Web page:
The Orkney Islands is a group of more than 70 islands and islets, from which only 20 islands are inhabited in Scotland and lying about 20 miles (32 km) north of the Scottish Mainland, across the strait known as the Pentland Firth. The Orkney Islands constitute a council area and belong to the historic county of Orkney.
There is pre-historic evidence such as underground houses, circles, standing stones, and earth houses. Skara Brae is an underground village on the west coast of the island Mainland. It is the complete European relics of the late neolithic period and was designated a UNESCO World Heritage site in 1999. In the late 8th century, Norse raiders arrived, and in the 9th century, the islands were colonized. In the 12th Century, Kirkwall’s cathedral was built by Norsemen to dedicate St. Magnus. Orkney and Shetland passed into Scottish rule in 1472 to compensate for the non-payment of the dowry of Margaret of Denmark.
The Orkney Islands were fashioned by glacial erosion of the sandstone, limestone, and igneous rocks into low, undulating hills covered extensively by glacial deposits. Westerly winds and gales account for the scarcity of trees. Pomona is the largest island on the Mainland, divided into East and West Mainland, connected with a narrow strip of land about 2 miles (3km) wide between Kirkwall and Scapa Flow. To the south of the East Mainland, the small islands of Burray and South Ronaldsay are now joined by causeways constructed during World War II to prevent enemy submarines from entering the naval base at Scapa Flow. The second largest of the Orkney Islands, Hoy, lies south of West Mainland, such as Graemsay, Flotta, and South Walls.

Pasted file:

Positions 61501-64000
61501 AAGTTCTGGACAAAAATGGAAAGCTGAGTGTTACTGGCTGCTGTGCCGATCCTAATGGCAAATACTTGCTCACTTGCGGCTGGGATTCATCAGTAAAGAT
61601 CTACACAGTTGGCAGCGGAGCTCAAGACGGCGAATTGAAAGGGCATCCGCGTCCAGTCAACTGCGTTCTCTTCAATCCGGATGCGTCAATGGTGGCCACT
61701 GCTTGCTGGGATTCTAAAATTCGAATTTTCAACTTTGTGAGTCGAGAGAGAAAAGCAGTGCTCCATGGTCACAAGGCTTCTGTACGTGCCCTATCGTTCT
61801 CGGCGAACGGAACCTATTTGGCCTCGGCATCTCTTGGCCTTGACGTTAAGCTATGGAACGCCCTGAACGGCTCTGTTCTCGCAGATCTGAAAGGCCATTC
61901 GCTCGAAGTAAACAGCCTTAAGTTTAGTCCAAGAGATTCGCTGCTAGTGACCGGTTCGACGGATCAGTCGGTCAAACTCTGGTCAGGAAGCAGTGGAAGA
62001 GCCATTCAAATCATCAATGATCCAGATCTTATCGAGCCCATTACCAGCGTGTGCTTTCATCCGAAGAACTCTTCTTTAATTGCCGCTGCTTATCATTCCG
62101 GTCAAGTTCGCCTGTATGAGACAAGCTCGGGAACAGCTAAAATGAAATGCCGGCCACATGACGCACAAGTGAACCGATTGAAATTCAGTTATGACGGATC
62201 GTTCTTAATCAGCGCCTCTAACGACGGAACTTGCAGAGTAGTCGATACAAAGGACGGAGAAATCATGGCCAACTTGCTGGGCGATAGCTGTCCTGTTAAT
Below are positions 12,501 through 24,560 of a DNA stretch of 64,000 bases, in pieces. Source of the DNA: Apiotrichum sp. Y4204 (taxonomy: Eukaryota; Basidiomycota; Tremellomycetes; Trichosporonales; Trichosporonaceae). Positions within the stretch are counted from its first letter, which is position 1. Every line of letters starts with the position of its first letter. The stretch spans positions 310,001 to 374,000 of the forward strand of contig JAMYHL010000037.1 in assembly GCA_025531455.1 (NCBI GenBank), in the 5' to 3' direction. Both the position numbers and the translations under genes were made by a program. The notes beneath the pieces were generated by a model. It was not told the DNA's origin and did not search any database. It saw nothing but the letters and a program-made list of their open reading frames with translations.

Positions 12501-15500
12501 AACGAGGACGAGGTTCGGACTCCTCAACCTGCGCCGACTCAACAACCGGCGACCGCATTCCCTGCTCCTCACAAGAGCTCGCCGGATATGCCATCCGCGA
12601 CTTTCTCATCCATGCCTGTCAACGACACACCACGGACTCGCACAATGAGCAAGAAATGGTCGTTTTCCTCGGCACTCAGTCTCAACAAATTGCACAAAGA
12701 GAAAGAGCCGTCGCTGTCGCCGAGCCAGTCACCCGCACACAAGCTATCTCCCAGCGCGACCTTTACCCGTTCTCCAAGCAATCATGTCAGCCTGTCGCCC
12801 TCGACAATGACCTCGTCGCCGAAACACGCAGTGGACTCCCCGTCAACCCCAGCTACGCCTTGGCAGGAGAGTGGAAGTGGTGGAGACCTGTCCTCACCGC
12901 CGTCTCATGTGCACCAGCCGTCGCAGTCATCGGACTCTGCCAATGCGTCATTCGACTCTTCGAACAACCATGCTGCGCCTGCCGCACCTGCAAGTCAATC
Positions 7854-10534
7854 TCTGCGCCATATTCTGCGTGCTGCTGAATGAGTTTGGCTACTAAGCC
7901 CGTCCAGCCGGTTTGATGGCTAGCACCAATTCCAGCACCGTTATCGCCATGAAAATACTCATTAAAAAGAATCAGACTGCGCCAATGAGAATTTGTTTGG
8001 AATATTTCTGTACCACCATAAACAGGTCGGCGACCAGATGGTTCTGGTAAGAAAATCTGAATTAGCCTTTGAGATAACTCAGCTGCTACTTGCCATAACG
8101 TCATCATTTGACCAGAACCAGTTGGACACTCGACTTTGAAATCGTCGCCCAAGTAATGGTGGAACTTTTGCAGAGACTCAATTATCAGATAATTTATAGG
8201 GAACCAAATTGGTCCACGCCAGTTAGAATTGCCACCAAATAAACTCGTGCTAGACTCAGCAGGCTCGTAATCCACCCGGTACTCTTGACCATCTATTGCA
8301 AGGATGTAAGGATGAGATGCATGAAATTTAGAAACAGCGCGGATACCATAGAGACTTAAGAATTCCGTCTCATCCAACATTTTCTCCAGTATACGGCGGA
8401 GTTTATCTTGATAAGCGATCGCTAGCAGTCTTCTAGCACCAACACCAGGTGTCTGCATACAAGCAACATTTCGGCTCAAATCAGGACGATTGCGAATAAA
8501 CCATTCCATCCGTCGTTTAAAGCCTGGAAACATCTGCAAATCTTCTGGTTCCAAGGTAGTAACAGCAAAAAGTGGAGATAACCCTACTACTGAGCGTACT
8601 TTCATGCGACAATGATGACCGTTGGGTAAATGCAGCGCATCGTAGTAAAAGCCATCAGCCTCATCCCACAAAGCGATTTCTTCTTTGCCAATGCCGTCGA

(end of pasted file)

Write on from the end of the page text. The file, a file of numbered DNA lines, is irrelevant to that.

Orkney is a prosperous farming area despite its fragmentation. Its farms are small and owner-occupied, averaging about 35 acres (14 hectares) and using modern mechanical methods to achieve high productivity. More land is claimed for agriculture each year, but much peat and moor remain. The main agricultural products are beef, cattle and eggs, although the raising of pigs and the production of milk (largely for cheese) have significantly increased. Some fodder crops are grown, but much is imported.
Orkney has an abundance of wildlife, specifically grey and common seals and seabirds such as puffins, kittiwakes, black guillemots, ravens, and great skuas. In the coastal areas, whales, dolphins, and other sea birds. There are five different varieties found on Sanday, Westray, Rousay, and South Ronaldsay islands. The coastline is well known for its colourful flowers, including sea aster, sea squill, sea thrift, common sea lavender, bell, and common heather. The Scottish primrose is found only on the coasts of Orkney and nearby Caithness and Sutherland. In the 20th century, Happy Valley found a small forest with 700 trees and lush gardens.